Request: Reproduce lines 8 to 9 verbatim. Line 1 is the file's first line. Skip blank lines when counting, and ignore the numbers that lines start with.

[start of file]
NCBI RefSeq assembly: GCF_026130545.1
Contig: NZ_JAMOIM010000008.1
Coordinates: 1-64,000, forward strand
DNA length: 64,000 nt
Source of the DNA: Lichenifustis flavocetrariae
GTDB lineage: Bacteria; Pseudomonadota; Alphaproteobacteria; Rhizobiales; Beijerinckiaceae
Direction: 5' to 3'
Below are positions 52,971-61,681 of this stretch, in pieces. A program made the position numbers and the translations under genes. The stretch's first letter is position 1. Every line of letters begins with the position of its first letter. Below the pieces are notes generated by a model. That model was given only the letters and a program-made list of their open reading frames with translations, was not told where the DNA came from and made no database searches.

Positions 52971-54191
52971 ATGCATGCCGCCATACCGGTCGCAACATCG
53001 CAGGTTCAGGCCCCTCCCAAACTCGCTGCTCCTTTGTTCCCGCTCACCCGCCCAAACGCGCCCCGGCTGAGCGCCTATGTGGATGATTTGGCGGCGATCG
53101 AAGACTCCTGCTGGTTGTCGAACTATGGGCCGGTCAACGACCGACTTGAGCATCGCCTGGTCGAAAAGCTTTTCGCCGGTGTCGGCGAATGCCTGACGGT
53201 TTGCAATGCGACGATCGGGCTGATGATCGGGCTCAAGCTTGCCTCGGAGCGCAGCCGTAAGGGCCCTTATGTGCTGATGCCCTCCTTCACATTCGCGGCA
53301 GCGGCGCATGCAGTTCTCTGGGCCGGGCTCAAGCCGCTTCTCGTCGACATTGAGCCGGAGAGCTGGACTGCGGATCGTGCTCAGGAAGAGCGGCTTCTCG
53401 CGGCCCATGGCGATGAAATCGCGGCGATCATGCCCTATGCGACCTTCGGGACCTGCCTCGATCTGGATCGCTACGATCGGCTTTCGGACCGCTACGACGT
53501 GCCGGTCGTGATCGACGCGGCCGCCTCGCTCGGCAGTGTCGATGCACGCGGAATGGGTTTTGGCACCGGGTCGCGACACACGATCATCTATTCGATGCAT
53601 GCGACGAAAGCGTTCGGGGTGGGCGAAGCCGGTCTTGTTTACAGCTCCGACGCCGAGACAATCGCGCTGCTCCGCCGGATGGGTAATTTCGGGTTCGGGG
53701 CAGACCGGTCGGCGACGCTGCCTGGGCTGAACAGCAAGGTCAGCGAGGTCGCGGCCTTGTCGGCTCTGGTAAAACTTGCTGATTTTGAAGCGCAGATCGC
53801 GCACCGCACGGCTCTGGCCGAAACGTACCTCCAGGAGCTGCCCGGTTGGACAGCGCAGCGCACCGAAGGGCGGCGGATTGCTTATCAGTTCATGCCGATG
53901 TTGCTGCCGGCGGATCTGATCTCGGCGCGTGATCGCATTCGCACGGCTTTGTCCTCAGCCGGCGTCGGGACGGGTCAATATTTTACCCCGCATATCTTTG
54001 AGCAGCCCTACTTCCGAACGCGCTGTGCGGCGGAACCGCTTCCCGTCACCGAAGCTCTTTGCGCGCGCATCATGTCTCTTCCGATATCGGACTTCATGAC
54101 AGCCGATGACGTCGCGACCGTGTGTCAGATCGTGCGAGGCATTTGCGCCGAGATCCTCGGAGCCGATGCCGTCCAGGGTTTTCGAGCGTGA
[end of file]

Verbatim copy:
Below are positions 52,971-61,681 of this stretch, in pieces. A program made the position numbers and the translations under genes. The stretch's first letter is position 1. Every line of letters begins with the position of its first letter. Below the pieces are notes generated by a model. That model was given only the letters and a program-made list of their open reading frames with translations, was not told where the DNA came from and made no database searches.

Positions 52971-54191